Deregulating the Banks and Risking Another Economic Disaster

The economic crash that happened around 2008 was truly horrible, as many who lived through it are aware. The negative effects of the crash were felt overall worldwide and included trillions of dollars lost in worker pensions and savings, chronically high unemployment, trillions of dollars worth of lost output, and lots of other residual suffering. There were also woefully inadequate positive changes — there have been insufficient measures to help the vast majority of the population and the criminogenic structure of the too big to fail banking industry is mostly the same as it was in 2007.

All of these considerations about the economic crisis warrant thinking about why it happened in the first place, so that the same foolish mistakes that caused immense human suffering don’t have to be repeated again. Beyond possibly referring to the inevitable instability of the state capitalist economic system, it’s rational enough to look back to 1999, when a large part of the consequential deregulation happened.

In 1999, the U.S. Congress passed the Graham-Leach Act that (among other things) repealed important sections of the 1930s Glass-Steagall Act. Glass-Steagall’s important provision was that it by law set a firewall between depository banking and investment banking. There were unpunished violations of this law by the banks over the decades, but it’s a rational law and it did quite well at its specific purpose, which is to try to prevent the reckless gambling with consumer savings that’s actually still allowed today.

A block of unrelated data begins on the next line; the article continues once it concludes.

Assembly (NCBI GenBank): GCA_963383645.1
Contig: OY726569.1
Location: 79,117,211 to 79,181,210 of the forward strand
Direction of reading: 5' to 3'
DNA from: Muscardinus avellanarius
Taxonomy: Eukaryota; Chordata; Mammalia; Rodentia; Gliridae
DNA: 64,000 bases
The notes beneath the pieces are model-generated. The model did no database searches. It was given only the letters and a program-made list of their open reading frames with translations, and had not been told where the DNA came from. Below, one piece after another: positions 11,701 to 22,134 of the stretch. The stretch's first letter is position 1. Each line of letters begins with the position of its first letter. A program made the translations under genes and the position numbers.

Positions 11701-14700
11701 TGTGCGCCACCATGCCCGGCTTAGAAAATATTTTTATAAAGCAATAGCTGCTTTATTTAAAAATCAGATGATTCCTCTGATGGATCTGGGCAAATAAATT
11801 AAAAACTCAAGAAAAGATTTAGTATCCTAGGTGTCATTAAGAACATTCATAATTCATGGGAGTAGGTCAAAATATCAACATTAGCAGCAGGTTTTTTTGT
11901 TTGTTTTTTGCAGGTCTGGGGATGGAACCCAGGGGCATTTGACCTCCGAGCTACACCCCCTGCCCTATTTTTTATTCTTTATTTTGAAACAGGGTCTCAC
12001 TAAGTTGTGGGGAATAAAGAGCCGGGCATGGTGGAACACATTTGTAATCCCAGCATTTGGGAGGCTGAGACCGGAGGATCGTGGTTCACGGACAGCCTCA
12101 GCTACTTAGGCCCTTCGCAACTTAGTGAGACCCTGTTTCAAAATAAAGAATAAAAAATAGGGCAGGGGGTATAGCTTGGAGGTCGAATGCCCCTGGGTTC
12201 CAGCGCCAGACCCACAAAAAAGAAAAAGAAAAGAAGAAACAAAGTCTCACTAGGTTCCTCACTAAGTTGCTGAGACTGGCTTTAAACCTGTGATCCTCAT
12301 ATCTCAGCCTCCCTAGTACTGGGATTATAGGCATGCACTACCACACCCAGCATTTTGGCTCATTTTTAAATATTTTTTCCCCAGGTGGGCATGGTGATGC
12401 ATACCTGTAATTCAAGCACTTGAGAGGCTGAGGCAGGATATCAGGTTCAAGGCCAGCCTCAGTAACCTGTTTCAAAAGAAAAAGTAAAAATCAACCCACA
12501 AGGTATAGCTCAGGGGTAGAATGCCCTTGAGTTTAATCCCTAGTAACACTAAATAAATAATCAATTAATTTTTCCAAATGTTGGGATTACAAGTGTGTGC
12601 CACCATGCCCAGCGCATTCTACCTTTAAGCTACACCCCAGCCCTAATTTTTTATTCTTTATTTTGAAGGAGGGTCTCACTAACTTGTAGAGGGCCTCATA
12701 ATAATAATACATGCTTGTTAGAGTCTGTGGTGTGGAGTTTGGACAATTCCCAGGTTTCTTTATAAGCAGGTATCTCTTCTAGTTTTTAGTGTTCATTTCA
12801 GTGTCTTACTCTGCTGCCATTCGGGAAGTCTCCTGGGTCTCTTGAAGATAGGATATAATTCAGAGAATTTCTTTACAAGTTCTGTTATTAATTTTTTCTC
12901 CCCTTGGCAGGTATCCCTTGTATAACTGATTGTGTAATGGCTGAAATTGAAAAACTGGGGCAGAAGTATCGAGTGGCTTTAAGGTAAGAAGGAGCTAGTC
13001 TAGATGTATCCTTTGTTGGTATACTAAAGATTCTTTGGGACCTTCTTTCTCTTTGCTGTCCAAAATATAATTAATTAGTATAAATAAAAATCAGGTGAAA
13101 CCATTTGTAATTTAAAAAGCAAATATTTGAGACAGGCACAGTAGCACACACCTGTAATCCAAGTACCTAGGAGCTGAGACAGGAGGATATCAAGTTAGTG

The big story of why the crash happened though is the housing bubble that the big banks and certain other financial corporations (with immoral behavior and using predatory lending practices to consumers) largely created. This housing bubble was evident enough to reasonable economists that don’t serve plutocratic interests, but there are few of those, so only a select few economists spotted the bubble early on.

“We had a 8 to 10 trillion dollar housing bubble over the decade from ’96 to 2006,” said economist Dean Baker, who in 2002 predicted the bubble and the recession it caused. “House prices rose by more than 80 percent by one measure, 100 percent in excess of inflation. Over the prior hundred years — 1895 to 1995 — house prices had just kept even with inflation. This should have been real simple.”

The housing bubble did drive the economy forward through what’s known as the wealth effect, where people (primarily lower- and middle-income people) spend more money — typically 5 to 7 cents on a dollar — if they have a higher net worth. The higher spending (estimated at between 400 to 500 billion dollars a year, about a twentieth of $8 trillion, and about $3000 per 2018 U.S. household) drove more demand and contributed to some economic gains. These gains came with a heavy cost though, and that cost was the bubble popping and causing the worst economic collapse since the Great Depression.

Why the Great Recession was as bad as it was in the U.S. is actually fairly simple. About $8 trillion worth of housing bubble wealth disappeared with the bubble’s pop, and with that went a lot of consumer purchasing power or what’s known as demand. The main problem for the Great Recession being as horrendous as it was is due to there not having been enough demand in the economy, or to use different terms, the vast majority of people were screwed over too hard and weren’t given adequate resources to recover with. Instead, the U.S. government (and some other governments with different measures) acted with urgency to bail out the financial corporations that primarily caused the crash problem.